It’s 2am, your baby is awake and crying.  He’s not hungry.  He’s not cold.  He’s not hurt.  What’s the problem?  Maybe he needs to pee!  Sudden, unexplained fussiness during the day is also often a signal that a baby needs to eliminate.  Whether they have conscious control of their bladder and bowels yet or not, it’s still an uncomfortable feeling when you “have to go,” and babies will communicate this discomfort the only way they know how to – by fussing.  Parents who practice EC have one more tool in their toolbox for helping a fussy baby.  “Hungry?  Lonely?  Tired?  Hurt?  Aha… potty time!”

9.  You’ll Think Your Infant is a Genius

Let’s face it.  In our society, we’ve become pretty hard-wired to believe that babies are incapable of controlling their bladder and bowels until they’re at least 2.5 or 3 years old.  When you sit your 3-month old on a potty and they cooperatively go, right on cue, with a smile on their little face… you will believe that this is the most intelligent baby in the history of the world.  Of course, your baby won’t think there’s anything so special about her great accomplishment.  She’s just doing what she’s born to do!

10.  No Diaper Change Battles With Your Toddler

Toddlers are notorious for not wanting to cooperate with diaper changes.  EC’d toddlers still go through periods of resistance as they work their way towards independence.  Diapered toddlers fight for control where they have none.  Since they have always been directly involved with the pottying process, EC’d toddlers focus on merely shifting the control, in stages.  As parents respond appropriately, the battles are generally shorter-lived and less severe.

11.  Baby Bums in Undies are Just So Cute!

Need I say more?

12.  It Can’t Hurt to Try It!


I was a complete skeptic when I thought about trying EC when my daughter was 3 weeks old.  It sounded absolutely nutty, insane, ridiculous.  But we figured, what was the worst that could happen?  If we try it and it doesn’t work, then we’re no worse off than when we started, we just continue using diapers like we would have anyway.  But if by some bizarre chance it did work, then there were all the potential advantages I’ve described in this list – many of which hadn’t even occurred to me at that time.  Even if it turned out to be just a big fraud, at least we wouldn’t be left doubting if we had missed out on something that could have been great for our little girl, for us, and for the planet.  At least we’d know.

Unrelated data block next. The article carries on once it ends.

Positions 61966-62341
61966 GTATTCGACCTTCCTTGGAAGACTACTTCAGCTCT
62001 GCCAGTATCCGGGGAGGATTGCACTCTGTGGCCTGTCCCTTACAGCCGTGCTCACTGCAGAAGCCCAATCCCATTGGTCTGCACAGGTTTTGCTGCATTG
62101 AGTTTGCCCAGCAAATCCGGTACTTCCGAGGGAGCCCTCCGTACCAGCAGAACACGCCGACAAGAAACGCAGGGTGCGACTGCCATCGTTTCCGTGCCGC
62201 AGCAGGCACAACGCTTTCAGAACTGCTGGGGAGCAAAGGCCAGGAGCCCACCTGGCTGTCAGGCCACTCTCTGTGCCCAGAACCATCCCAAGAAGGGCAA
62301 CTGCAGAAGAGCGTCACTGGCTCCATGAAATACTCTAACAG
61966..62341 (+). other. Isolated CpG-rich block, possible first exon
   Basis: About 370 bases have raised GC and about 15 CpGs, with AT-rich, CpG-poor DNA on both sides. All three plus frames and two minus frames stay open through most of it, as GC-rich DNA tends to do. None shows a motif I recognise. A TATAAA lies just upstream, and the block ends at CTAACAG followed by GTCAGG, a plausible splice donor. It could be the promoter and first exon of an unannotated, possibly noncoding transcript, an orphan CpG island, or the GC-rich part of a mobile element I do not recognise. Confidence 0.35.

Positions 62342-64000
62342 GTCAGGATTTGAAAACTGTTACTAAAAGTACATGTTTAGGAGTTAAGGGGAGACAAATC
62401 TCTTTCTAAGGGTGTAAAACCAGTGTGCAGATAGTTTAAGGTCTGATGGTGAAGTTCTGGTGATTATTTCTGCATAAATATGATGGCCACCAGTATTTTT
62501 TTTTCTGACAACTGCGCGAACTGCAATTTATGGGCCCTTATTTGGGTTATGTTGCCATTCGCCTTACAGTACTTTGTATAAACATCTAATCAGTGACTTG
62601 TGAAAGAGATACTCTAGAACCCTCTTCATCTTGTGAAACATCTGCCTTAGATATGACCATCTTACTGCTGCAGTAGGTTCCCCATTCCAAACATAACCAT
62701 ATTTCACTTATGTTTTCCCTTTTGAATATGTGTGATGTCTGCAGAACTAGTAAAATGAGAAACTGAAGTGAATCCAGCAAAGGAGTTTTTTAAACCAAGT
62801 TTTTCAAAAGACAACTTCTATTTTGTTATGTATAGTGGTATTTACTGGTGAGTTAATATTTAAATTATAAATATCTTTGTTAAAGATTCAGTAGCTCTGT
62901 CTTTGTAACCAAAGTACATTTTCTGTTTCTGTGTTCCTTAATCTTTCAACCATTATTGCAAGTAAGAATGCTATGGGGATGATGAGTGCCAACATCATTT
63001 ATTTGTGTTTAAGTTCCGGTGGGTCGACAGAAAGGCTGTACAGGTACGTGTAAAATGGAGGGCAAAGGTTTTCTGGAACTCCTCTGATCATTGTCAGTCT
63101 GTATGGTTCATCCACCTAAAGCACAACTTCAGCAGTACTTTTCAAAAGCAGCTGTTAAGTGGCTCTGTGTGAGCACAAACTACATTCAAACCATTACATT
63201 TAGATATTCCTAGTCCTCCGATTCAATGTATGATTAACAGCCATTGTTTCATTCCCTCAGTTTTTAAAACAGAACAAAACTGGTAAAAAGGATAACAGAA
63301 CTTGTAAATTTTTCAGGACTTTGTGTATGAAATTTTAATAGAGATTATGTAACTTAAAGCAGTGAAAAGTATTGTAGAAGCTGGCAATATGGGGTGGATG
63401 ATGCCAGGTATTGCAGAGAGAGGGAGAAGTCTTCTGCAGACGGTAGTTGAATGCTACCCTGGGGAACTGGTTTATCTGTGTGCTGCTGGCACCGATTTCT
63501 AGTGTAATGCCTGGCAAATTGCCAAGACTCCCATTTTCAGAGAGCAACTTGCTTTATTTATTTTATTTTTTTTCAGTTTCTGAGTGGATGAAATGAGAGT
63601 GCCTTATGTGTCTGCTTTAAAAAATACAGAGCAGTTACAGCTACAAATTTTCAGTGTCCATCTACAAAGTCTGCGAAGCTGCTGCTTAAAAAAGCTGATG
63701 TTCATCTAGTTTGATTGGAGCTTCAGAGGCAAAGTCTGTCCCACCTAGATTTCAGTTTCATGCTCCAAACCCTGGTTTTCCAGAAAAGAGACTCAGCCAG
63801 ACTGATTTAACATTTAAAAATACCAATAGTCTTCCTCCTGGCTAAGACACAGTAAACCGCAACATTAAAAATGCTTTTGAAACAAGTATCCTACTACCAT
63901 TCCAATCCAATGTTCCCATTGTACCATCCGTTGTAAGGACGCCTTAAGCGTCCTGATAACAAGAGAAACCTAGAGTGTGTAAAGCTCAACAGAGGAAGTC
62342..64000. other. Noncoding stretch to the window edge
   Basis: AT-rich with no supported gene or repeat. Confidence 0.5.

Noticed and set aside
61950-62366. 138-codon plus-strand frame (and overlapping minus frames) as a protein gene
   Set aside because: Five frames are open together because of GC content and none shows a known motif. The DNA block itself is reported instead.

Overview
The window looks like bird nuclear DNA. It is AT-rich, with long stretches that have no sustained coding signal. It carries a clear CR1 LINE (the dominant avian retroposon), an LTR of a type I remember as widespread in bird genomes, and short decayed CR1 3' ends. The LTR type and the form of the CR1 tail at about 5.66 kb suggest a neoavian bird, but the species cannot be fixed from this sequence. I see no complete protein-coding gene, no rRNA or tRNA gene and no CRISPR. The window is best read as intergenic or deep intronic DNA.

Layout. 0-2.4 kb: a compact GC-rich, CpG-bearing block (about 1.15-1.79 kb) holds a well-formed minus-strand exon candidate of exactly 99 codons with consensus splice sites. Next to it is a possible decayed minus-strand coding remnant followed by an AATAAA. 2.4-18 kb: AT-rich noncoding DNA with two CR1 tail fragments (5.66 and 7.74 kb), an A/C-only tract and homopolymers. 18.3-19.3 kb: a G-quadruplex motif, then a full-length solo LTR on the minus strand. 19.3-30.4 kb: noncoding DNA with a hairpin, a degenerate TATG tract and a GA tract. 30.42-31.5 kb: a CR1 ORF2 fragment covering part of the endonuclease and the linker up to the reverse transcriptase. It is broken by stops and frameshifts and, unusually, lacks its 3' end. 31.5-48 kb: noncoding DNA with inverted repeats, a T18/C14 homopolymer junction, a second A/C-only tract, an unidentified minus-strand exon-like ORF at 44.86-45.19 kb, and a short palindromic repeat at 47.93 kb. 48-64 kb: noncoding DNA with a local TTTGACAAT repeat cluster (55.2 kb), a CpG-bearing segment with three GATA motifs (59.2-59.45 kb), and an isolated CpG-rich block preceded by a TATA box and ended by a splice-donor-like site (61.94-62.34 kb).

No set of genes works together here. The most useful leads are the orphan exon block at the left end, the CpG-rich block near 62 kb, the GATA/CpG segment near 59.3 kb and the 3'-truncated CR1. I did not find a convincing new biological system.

Every day we are grateful that we tried it.  From that first day when we held her over the sink and she peed and pood almost right away, we haven’t looked back.

Even if your baby is no longer a newborn, it’s not too late to give it a try.  Don’t just take my word for it: learn more about Elimination Communication, and see for yourself.

[This post was written by Heather Dunham]


  1. Great post… I think EC is the absolute most Earth Friendly way to raise a baby (not to mention the benefits to child and parents!)

  2. Awesome article, it is something I have just started reading a book on elimination communication. I wish I had known about elimination communication for when I had my first daughter who is now 15 months old. But I am planning on giving it a try with my 2 month old.

  3. Wow, I never thought of it as 700 diapers saved. That’s a lot! My 8 month old regularly uses the potty every morning which totally cracks me up. Great topic!

  4. Sharon Hicks says:

    That’s my girl !! :) As the Grandma of the darling little girl in the article, I’ve seen it in action, and wish I had known about it when my own children were born.

  5. Are there any techniques to use on a 3.5 year old? He just plainly states that he doesn’t want underwear or to go potty and lately, he doesn’t like his diaper to be changed. I wish I would have known when he was an infant…

  6. Philip, My son was the same way. We just let him run around bare bottom in the house. When the urge came, he had to make a choice, and he didn’t want to mess on the floor, so he went to the potty. I swear by the bare bottom method.

  7. I discovered EC when my second child was 8 months old, and did it with him, then practiced it part time with the next two. It was awesome and taught me so much about how amazing babies are!